An initial order of 10 million Pfizer doses had been announced back in November. But after the UQ vaccine trials were stopped, Australia’s vaccine rollout relied primarily on the supply of just one vaccine: AstraZeneca.
The Early Supply Shortage
By the end of February this year, the TGA had approved AstraZeneca for use.
3.8 million doses of it were going to be shipped to Australia from Europe, and CSL had told the government that it would be able to ramp up its production in Melbourne to a million doses a week by the end of March.
The first 300,000 doses from Europe arrived at the end of February.
By the end of March, 3.1 million AstraZeneca doses hadn’t turned up.
CSL had released the first batch of its locally-made AstraZeneca. But it hadn’t reached its target of producing a million doses a week.
In fact it didn’t hit that target until May, and by then the AstraZeneca vaccine had hit another totally unexpected roadblock.
The first cases of unusual blood clots in people who had received the AstraZeneca vaccine had started to emerge back in March.
The cases were, and still are, extremely rare.
But in a small minority they have been fatal, which is why medical bodies around the world changed their advice on who should be vaccinated with AstraZeneca.
In Australia, first anyone under fifty was advised not to receive it. That changed again to anyone under sixty when ATAGI recommended that Pfizer should become the preferred vaccine.
Up until then, all of these conversations had been playing out over months of comparatively low numbers of COVID-19 cases in Australia.
But less than two weeks after that ATAGI recommendation, the Delta outbreak emerged in New South Wales, and that changed everything.
The Delta Outbreak
The federal government had already ordered an extra 30 million doses of Pfizer from overseas earlier in the year, but at the time the Health Minister Greg Hunt had declined to give any kind of timeline on when they would arrive.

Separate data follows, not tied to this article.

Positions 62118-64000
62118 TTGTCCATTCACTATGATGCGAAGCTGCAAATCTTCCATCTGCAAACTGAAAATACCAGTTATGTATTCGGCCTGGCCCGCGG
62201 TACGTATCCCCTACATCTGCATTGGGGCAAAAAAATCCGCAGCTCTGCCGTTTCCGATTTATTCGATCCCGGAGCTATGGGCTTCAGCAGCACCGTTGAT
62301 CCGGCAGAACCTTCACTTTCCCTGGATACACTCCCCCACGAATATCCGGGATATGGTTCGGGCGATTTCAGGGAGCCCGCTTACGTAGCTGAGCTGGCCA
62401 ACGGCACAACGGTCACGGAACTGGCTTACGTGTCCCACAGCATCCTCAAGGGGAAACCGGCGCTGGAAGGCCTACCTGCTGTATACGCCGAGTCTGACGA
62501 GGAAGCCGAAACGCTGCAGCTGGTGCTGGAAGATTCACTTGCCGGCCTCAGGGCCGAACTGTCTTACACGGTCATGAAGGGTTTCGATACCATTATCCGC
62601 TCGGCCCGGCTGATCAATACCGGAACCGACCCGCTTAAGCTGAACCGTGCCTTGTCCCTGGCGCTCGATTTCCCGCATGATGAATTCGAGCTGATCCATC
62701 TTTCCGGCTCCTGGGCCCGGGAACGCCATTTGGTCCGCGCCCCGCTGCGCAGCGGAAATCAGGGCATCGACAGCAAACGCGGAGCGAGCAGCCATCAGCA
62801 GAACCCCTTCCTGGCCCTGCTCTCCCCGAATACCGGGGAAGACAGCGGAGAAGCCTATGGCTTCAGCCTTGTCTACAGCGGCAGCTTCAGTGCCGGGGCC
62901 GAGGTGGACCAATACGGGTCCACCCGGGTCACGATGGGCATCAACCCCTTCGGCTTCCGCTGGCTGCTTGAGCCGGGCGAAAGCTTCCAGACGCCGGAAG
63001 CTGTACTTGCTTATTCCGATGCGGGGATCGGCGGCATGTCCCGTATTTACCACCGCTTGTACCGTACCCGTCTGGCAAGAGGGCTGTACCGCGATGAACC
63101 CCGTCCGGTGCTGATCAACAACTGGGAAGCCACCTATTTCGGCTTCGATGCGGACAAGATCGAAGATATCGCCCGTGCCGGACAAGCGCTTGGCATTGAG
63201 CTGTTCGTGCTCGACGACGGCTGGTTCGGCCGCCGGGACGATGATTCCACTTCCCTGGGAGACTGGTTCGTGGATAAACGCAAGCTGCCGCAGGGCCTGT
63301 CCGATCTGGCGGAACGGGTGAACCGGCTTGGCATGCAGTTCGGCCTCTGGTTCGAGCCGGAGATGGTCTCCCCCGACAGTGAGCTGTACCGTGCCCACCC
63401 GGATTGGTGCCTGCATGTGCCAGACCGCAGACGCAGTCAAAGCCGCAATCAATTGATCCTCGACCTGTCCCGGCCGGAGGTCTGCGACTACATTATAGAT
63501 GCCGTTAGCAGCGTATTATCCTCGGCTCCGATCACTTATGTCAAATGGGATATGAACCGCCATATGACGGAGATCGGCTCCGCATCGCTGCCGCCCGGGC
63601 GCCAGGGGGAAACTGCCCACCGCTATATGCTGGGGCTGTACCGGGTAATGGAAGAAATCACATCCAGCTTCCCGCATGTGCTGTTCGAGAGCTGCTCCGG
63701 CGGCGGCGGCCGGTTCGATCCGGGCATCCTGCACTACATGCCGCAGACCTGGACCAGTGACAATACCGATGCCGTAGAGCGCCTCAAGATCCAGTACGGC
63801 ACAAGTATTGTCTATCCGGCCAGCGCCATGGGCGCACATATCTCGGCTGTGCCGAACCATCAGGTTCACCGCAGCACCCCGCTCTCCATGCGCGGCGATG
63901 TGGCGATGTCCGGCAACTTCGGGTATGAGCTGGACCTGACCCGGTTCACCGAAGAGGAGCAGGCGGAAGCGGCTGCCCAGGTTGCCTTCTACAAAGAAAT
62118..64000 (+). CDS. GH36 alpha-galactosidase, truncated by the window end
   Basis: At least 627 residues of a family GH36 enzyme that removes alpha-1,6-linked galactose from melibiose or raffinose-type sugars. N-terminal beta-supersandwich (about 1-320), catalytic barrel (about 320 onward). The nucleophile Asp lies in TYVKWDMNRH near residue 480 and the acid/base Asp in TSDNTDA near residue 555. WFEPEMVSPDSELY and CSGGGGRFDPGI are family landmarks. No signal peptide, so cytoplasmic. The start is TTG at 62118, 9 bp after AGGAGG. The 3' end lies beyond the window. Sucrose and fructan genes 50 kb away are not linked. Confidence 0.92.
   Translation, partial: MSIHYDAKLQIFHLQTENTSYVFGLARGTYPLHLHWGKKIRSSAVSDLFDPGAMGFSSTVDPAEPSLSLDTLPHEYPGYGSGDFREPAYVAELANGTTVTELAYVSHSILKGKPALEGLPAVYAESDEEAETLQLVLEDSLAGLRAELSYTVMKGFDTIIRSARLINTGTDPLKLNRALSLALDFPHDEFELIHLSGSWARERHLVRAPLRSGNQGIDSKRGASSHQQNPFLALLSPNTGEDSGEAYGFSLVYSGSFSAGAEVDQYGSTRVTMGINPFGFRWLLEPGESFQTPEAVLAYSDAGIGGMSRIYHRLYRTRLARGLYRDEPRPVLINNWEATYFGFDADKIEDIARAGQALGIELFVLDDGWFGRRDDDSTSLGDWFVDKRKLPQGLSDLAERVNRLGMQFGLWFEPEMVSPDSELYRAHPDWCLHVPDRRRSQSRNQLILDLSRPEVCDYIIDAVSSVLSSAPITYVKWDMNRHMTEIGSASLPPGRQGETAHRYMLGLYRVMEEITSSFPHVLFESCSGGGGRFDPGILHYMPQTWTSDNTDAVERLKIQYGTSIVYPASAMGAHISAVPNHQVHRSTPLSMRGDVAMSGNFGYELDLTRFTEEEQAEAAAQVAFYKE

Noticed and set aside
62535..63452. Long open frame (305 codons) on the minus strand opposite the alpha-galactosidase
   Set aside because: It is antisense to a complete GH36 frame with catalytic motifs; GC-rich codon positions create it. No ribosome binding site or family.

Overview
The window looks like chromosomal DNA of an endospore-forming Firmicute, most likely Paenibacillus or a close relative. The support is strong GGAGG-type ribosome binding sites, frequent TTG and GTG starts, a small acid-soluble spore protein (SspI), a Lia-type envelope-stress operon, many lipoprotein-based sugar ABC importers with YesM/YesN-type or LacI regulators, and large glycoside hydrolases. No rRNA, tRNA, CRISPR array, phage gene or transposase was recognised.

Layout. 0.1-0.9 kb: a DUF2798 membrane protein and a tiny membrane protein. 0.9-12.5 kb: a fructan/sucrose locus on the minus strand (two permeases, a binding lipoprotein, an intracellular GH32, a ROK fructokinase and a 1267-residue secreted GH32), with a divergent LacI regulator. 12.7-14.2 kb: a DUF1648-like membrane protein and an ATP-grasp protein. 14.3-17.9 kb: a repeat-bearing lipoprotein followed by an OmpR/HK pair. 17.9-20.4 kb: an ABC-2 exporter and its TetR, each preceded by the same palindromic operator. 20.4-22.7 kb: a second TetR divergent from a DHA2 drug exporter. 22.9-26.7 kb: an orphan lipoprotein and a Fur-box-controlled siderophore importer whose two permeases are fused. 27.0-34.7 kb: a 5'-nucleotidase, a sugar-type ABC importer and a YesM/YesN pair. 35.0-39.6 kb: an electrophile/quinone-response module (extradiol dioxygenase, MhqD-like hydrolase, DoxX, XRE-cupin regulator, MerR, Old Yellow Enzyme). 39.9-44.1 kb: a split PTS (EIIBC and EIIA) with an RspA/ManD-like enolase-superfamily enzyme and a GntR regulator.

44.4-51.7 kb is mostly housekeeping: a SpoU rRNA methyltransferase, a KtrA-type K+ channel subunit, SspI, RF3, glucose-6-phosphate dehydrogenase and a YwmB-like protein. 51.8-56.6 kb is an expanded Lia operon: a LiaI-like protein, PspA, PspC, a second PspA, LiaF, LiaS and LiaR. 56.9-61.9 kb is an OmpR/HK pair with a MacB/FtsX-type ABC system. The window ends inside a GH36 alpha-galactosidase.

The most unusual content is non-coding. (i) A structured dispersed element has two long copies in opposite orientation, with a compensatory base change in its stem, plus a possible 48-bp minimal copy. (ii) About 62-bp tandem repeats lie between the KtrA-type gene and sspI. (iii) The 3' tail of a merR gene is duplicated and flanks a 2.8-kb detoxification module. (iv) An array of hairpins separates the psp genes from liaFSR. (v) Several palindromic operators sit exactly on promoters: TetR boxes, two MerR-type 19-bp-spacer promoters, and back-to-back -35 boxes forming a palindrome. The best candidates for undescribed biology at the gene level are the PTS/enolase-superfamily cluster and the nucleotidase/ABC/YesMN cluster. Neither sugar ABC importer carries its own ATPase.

As the Delta outbreak began to grow the government changed the recommendations for AstraZeneca again, making it available for anyone under forty.
But the amount of AstraZeneca being locally produced had significantly dropped.
And the vaccine itself had taken a massive reputational hit.
In June, 16% of the overall Australian population said that they didn’t want to get any Covid vaccine at all. And a large proportion of the Australians who were willing to get vaccinated specifically wanted the Pfizer vaccine instead of the AstraZeneca one.
Doctors were reporting that they were throwing away vials and vials of unused AstraZeneca because they couldn’t find enough people to give it to.
Over the last ten weeks, despite ongoing lockdowns and restrictions getting tighter and tighter, the number of Covid cases has kept going up.
The way out of those lockdowns is through increasing vaccination rates, and the number of Australians who now don’t want to get a Covid vaccine has dropped from 16% to 8%.
CSL has now produced over 15 million AstraZeneca doses, and the TGA recently approved Moderna as the third Covid vaccine that can be given to Australians.
The first doses are scheduled to arrive later this year, and an extra 85 million Pfizer doses are also scheduled to arrive over the next two years.
But millions of Australians are feeling frustrated; in particular young Australians who weren’t prioritised early in the vaccine rollout.
Because as the Delta outbreak continues to worsen, the ongoing supply shortage has left a lot of people unsure about when they’ll be able to get protected from it.